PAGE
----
The carousel ride lasts five minutes at least. I try to talk O into riding the baby bunny and H into riding the zebra, but in the end, they go for traditional horses, like this one:

Horse carousel seat

Meanwhile, I’m still struck by the beautiful, slightly oddball carvings:

Cat carousel seat

Dragon carousel seat

frog carousel seat

giraffe carousel seat

yak carousel seat

lion carousel seat

When we leave, I still have that same vague feeling of otherworldliness. I don’t know how to describe it, so instead I’ll redirect you to The Merry-Go-Round Museum online. You won’t see much beyond what I’ve already shown you here, but you’ll hear a bizarre, fun and uncomfortable little jingle to give you a true flavor of the place. It’s funny and mostly normal, but still just freakish enough to give you pause and question whether you really woke up this morning.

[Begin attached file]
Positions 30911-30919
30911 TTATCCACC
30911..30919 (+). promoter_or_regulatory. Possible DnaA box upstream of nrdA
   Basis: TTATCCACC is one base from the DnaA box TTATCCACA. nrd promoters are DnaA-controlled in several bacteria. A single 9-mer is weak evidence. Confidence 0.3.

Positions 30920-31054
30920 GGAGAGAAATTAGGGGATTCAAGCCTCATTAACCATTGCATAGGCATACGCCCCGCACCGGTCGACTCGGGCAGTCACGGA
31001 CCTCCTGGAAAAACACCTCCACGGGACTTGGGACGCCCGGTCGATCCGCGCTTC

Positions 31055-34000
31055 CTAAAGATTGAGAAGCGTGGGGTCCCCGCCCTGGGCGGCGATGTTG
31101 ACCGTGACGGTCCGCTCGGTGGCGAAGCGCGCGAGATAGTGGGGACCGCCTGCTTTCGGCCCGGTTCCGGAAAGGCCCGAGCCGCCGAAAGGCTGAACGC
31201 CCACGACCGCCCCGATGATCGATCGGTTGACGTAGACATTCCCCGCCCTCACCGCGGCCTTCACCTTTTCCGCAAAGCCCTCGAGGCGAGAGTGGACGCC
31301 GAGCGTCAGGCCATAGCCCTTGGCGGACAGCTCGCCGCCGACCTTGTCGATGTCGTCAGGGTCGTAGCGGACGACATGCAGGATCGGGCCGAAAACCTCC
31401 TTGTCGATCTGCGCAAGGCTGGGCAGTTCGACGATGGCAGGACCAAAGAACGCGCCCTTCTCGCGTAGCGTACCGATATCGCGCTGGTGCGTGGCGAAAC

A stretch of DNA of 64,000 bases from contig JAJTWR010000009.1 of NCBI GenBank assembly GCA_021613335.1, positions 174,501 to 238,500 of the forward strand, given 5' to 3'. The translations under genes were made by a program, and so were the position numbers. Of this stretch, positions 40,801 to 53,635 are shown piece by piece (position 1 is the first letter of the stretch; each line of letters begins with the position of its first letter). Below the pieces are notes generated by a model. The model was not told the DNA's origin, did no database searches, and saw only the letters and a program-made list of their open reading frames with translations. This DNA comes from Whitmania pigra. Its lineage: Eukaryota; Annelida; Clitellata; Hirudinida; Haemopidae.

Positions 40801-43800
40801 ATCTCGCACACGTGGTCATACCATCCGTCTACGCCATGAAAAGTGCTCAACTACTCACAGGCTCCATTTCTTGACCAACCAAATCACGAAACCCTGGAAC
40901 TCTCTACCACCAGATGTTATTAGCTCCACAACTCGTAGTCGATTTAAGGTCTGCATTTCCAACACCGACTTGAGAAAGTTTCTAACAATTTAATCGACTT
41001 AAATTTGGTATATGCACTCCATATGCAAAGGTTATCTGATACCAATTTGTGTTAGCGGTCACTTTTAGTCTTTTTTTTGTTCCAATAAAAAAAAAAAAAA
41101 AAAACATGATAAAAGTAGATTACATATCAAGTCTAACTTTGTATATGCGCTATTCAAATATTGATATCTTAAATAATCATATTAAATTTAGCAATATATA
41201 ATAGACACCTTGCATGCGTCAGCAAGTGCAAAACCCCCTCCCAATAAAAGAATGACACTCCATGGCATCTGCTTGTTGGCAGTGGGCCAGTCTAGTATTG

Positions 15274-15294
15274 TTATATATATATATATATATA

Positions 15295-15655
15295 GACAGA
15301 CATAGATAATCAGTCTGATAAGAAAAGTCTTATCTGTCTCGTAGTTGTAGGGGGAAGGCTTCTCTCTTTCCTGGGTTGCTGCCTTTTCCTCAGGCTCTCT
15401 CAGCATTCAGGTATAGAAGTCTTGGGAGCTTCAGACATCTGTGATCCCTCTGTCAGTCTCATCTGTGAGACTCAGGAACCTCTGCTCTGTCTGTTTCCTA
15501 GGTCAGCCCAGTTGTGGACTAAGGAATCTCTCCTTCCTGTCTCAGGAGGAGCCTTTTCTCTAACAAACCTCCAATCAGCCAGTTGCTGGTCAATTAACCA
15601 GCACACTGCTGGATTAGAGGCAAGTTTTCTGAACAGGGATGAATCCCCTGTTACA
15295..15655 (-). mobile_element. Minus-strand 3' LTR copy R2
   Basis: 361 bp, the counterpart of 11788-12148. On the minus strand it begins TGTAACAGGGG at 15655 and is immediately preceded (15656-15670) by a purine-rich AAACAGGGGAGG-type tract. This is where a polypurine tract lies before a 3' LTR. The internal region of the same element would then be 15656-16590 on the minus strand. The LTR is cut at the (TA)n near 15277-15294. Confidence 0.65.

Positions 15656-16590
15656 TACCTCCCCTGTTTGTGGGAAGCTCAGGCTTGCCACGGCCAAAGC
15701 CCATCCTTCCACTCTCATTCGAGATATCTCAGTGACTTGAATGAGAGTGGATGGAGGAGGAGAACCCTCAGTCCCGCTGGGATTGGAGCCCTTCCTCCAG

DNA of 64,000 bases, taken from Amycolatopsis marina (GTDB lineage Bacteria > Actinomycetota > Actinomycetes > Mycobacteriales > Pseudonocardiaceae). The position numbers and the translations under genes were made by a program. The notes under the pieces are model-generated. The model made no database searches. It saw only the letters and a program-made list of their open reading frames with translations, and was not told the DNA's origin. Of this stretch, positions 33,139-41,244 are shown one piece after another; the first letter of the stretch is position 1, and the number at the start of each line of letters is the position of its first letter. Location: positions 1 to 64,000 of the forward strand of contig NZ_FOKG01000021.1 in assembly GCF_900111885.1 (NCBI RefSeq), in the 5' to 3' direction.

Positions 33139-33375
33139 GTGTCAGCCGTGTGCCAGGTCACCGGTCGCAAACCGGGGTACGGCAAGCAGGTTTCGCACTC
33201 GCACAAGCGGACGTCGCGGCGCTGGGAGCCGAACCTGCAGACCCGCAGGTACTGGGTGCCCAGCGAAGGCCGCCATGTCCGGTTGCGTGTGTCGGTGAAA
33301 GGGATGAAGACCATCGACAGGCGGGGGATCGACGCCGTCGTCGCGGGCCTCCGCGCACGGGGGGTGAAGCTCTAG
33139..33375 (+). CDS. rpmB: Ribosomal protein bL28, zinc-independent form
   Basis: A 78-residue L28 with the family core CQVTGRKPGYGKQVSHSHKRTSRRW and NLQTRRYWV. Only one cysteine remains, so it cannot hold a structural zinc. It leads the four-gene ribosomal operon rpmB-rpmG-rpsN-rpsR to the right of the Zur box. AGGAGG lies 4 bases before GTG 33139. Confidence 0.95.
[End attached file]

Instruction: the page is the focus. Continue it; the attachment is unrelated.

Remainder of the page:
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It’s Saturday, and as far as Saturdays go, this one begins like all the others: Little boys awake and whispering by 7:30; everyone showered and dressed by 8:30; pancakes on the stove by 9:00; full bellies and clean dishes by 9:30.

With that routine officially under our belts, I pull out my computer and Google the map of Ohio. I call the boys to me, and when they arrive after some coaxing, I position one on either side of me. “Put your fingies together,” I say. “…Yep, together like this. Great. Now point to the map. Wherever you land, that’s where we’ll go today.”

And so they do. They put their pointer fingers to work, and by 1:00, we’re driving along the Ohio coastline, breathing the crisp Lake Erie air.


There’s no itinerary for this excursion, which is all very well; 36×37 assignment #32 includes picking a place the day of the trip, then going there without additional planning. Now that we’re here, we have nothing to do but drive around to search for adventure. And so we find a few things. They jump out at us the way tourist attractions sometimes do.